June 21, 2012 at 10:22 AM ET
Successful businesses know how to make their customers happy. Apparently, many of the nation’s big banks still have not learned that lesson. A new report from Javelin Strategy & Research shows a high percentage of account holders are unhappy enough to consider pulling their money.
The report concludes that the banking industry “remains highly vulnerable to switching” as customers weigh fees and convenience.
About 11 percent of the people surveyed in March 2012 say they are “very likely or likely” to switch financial institutions in the next 12 months. Javelin says these “vulnerable customers” are valuable customers. They manage a total of $675 billion in deposits. Even more significant, their average deposits are 30 percent higher than customers who have no intention of leaving.
The report says customer dissatisfaction runs high at four megabanks: Bank of America, Chase, Citibank and Wells Fargo. But Citibank and Bank of America have a “far higher risk” of losing customers than their rivals.
“Those two banks have double the vulnerability of banks overall,” says Javelin senior analyst Mark Schwanhausser.
About 25 percent of Citibank customers and 21 percent of Bank of America customers told Javelin they are “very likely or likely” to switch primary financial institutions in the next year.
Bank Transfer Day fizzled, but …
Remember November 11, 2011? It was the day American consumers were going to teach the big banks a lesson. We’d make them pay for their arrogance and ever-higher fees by moving our money to community banks and credit unions.
The Javelin report calls Bank Transfer Day “a bust” because only three percent of the country’s bank customers switched financial institutions during the fourth quarter. The report says that rate was unchanged from the previous quarter and “generally consistent” with previous periods.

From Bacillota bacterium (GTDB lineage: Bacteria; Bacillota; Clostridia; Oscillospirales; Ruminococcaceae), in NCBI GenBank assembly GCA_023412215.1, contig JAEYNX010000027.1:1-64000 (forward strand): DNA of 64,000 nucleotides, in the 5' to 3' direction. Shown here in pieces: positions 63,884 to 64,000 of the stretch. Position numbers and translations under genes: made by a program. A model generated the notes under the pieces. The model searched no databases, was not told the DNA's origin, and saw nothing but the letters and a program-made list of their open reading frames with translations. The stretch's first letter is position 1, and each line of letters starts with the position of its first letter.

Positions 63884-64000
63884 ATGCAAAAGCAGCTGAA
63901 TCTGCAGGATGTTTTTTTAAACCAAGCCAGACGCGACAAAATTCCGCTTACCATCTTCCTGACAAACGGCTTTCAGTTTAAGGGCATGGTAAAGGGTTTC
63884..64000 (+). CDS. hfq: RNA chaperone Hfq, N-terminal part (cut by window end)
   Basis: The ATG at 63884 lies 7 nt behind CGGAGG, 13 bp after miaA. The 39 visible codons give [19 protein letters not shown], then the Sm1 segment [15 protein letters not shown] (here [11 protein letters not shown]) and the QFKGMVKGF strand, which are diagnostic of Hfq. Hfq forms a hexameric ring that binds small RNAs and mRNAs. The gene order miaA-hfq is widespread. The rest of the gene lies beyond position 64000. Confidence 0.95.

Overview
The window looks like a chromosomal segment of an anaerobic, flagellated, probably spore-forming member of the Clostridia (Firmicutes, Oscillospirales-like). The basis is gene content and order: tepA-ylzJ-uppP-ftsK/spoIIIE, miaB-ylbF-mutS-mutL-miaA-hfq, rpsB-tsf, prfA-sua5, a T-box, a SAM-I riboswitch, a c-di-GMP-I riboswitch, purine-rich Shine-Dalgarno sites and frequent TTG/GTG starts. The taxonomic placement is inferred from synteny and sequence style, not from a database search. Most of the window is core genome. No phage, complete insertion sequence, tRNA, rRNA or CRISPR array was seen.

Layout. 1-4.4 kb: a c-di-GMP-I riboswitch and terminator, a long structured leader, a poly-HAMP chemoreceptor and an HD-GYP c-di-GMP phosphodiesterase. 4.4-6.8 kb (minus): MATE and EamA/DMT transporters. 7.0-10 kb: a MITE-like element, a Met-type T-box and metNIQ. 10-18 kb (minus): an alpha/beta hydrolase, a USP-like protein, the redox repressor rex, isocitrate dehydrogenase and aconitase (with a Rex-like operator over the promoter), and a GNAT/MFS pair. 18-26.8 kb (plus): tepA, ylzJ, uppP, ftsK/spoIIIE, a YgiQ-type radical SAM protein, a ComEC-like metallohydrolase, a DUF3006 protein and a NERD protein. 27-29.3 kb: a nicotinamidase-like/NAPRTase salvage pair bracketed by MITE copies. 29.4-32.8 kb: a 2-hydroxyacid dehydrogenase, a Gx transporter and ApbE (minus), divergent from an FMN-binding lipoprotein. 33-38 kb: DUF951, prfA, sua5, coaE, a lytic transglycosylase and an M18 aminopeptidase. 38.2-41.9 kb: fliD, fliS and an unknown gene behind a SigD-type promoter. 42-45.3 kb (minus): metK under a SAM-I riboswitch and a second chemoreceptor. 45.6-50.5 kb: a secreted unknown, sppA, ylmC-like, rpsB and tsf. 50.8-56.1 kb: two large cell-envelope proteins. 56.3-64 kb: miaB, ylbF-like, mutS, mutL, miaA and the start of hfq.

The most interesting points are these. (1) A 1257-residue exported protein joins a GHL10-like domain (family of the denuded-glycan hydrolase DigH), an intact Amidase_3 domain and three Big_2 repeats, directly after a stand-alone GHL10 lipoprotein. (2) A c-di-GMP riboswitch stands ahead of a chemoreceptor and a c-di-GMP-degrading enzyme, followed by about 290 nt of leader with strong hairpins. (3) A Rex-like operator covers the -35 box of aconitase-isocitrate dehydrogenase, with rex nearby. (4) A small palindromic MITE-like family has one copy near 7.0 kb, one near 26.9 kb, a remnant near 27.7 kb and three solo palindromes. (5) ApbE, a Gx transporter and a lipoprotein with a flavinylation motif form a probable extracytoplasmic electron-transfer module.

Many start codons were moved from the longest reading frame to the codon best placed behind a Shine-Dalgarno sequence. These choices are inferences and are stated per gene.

“Certainly people opened up accounts at smaller institutions, maybe added some deposits, and many credit unions are happy as a result of that,” Schwanhausser says. “But from the viewpoint of where do people do most of their banking, they stuck around at the same places.”
It seems changing banks is a lot like moving. You hate the leaking faucets and the old carpet in your apartment, but you just can’t deal with the hassle of packing up everything.
In a report released last month, Consumers Union said customers face a series of obstacles that make it a hassle to change banks. It can be a pain to switch direct deposit and automatic bill pay transactions. There may also be a fee to close the account.
Consumers Union visited the websites of the top 10 banks and found that they don’t give clear instructions about how to close an account. In many cases, secret shoppers who contacted the banks got conflicting advice from different representatives of the same bank.
"When it's too much of a pain to switch banks, then where is the incentive for the big banks to keep prices competitive or offer the kind of services you want?" asks Consumers Union staff Attorney Suzanne Martindale.
Javelin found that people are willing to pay for specific bank services when they believe they’re getting something for their money. These include money orders, cashier’s checks, safe deposit boxes and mobile deposit (where you take a picture of a check and deposit it).
The giant banks are still the first place people look to for the convenience of branch locations and ATMs. But Javelin tells them not to get complacent, because large numbers of customers are not happy.
The report says to remain successful, financial institutions big and small need to emphasize self-service technology, such as online banking, bill pay, personal finance management, financial alerts, and funds transfers. Mobile banking, mobile deposit, and mobile-imaging capabilities are also considered important because they give customers anytime/anywhere control of their money.
My two cents
Yes, it takes time a little time and it may cost you a few dollars to switch financial institutions. But if you don’t like the one you have, find a new one. Bank protests won’t bring about change. If you really want to send a message: vote with your wallet.
For consumer tips on switching banks, see Consumers Union’s Move Your Money Checklist.
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